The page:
leads us to heaven and hell. I’ve often said you don’t need to die to
experience heaven and hell. It is right here on earth and within us. We can be rich
and famous, yet at the same time, miserably depressed. We can be a wanderer,
penniless but ever-cheerful. When we are in “heaven” we think we have arrived;
when we are in pain, it seems forever.
It is also true,
however, that other traditions, including that of India, teach that there is an
after-death realm that contains “many mansions” of “my Father’s house.”
Here souls rest or reside awaiting their next incarnation. These more subtle realms
range as far and wide as our minds are able and beyond. We go to “our own,” according
to our soul’s misidentification and consciousness. But as the saying goes,
“nothing is forever” (except God alone).
This is a
short summary of the promise of the scriptures that is found in all true faith
traditions. Increasingly in this new age, beliefs will wane in importance as
personal experience grows. We have learned from science to test our hypotheses
to see if they are real. Who we are in ourselves and how we behave is far more
important than our “credo,” what we believe. Meditation is growing in
popularity because it offers a tangible experience of consciousness without the
burden of belief. What else is God than Pure Consciousness? What else is the
soul but a reflection of God? “Be still and know that I AM God.”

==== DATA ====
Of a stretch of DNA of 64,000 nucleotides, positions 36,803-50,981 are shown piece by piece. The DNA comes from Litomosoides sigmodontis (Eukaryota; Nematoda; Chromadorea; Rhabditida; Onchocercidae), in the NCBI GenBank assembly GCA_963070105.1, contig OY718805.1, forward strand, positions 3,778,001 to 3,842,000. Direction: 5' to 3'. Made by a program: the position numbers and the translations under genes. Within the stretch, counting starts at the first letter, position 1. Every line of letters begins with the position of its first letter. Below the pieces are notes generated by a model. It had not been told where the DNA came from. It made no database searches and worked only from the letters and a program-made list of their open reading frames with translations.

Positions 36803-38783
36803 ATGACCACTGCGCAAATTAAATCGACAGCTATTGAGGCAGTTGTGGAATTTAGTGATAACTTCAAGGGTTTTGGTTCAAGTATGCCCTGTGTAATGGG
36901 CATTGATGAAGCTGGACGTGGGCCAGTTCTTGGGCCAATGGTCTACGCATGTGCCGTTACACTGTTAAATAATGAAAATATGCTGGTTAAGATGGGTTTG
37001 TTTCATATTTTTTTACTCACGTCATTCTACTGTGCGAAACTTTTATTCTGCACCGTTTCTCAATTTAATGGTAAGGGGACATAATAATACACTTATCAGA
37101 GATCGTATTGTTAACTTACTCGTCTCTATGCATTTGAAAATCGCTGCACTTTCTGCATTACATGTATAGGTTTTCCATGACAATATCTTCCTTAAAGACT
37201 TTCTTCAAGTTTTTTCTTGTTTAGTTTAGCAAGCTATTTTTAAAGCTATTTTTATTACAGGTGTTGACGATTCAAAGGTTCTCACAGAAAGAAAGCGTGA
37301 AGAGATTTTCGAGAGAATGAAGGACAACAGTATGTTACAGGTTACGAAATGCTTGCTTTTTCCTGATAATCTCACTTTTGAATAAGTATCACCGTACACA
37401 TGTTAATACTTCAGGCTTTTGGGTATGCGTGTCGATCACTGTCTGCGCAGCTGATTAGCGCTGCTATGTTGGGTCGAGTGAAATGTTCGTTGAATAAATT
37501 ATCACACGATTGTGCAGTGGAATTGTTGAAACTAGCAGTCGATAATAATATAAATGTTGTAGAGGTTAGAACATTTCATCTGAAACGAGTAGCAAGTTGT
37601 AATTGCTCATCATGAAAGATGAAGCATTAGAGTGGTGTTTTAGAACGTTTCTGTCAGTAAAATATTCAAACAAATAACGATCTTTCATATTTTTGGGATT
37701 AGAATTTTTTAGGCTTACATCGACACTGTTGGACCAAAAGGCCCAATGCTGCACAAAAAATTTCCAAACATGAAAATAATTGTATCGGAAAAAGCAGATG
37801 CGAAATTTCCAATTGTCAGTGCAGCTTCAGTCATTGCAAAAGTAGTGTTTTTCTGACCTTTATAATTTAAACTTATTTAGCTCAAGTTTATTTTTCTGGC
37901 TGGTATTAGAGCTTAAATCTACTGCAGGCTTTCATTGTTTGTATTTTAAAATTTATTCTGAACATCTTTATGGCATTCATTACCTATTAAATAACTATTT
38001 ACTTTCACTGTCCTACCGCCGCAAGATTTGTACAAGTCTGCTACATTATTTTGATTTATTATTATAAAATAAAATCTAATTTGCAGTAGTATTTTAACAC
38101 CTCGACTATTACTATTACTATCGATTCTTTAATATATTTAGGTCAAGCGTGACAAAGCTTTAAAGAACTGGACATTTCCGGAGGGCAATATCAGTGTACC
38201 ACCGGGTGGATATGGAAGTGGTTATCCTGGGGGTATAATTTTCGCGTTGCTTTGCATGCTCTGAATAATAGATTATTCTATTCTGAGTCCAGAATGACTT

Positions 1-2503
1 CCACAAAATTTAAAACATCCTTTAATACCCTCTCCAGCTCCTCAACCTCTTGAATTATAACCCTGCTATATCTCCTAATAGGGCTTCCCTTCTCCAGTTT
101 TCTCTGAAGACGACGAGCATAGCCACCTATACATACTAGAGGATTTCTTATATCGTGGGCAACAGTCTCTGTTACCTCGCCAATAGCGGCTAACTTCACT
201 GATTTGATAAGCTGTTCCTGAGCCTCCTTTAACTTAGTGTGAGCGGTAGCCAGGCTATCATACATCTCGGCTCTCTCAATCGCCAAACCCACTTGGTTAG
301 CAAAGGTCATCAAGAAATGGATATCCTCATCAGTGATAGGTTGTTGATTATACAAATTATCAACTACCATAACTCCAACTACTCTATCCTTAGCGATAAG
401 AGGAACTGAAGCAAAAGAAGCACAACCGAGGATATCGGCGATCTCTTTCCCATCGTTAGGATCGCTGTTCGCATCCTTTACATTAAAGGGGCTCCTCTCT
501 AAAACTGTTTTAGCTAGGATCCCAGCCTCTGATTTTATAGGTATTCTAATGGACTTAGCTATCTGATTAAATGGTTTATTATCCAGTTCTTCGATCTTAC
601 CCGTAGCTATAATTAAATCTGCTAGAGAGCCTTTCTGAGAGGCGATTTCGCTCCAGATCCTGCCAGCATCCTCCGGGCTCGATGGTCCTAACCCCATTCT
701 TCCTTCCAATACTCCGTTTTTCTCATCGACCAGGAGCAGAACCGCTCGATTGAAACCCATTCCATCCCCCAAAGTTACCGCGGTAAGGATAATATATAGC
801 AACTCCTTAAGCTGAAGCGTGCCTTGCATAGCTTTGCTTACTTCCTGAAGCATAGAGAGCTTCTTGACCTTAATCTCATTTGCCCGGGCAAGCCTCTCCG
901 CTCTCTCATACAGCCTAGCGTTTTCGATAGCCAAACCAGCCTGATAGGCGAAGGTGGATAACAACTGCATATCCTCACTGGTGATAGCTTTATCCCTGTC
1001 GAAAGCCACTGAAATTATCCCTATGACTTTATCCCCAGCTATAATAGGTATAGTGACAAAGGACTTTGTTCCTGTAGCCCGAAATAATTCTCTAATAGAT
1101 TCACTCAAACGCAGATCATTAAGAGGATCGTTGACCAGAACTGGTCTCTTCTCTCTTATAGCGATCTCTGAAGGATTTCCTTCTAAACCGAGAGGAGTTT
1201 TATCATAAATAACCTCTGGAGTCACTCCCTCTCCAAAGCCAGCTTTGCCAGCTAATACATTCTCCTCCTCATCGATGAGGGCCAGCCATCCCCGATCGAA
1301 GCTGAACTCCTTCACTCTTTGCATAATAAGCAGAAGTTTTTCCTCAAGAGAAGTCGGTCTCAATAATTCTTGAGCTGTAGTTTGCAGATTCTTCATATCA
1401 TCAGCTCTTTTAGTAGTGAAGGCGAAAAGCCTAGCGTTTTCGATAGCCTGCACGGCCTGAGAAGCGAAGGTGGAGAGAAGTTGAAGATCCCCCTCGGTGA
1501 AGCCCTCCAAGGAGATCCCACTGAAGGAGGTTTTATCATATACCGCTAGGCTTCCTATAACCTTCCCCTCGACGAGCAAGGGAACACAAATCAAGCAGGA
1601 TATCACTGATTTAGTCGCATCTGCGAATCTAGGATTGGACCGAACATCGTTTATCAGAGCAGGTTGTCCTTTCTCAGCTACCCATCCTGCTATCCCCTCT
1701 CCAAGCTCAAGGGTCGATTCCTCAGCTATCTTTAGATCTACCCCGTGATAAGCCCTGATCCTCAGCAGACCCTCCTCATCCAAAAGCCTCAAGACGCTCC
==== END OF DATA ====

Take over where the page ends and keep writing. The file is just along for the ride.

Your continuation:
begotten son of God is that soul that is fully awake to its own nature. This
nature is hidden by the sheath of all material creation and forms but has the
potential to awaken to its-Self in humankind. This is the promise of the
scriptures and is found in the life and teachings of Jesus Christ as in the
lives of all awakened sons of God.
could only give to the Israelites what they could accept, it is also true that
Jesus could not directly teach the dogma of reincarnation (known otherwise as
the “transmigration of souls”). In addition, given the controversy that Jesus
aroused during his life, he could hardly have taught the existence of other
Christs in other lands and times. To have taught each of these dogmas would
have sidelined his mission to the point of irrelevancy. Why is this?
Reincarnation. That reincarnation was discussed in
Jesus’ time is illustrated at several points of the New Testament. Modern scholars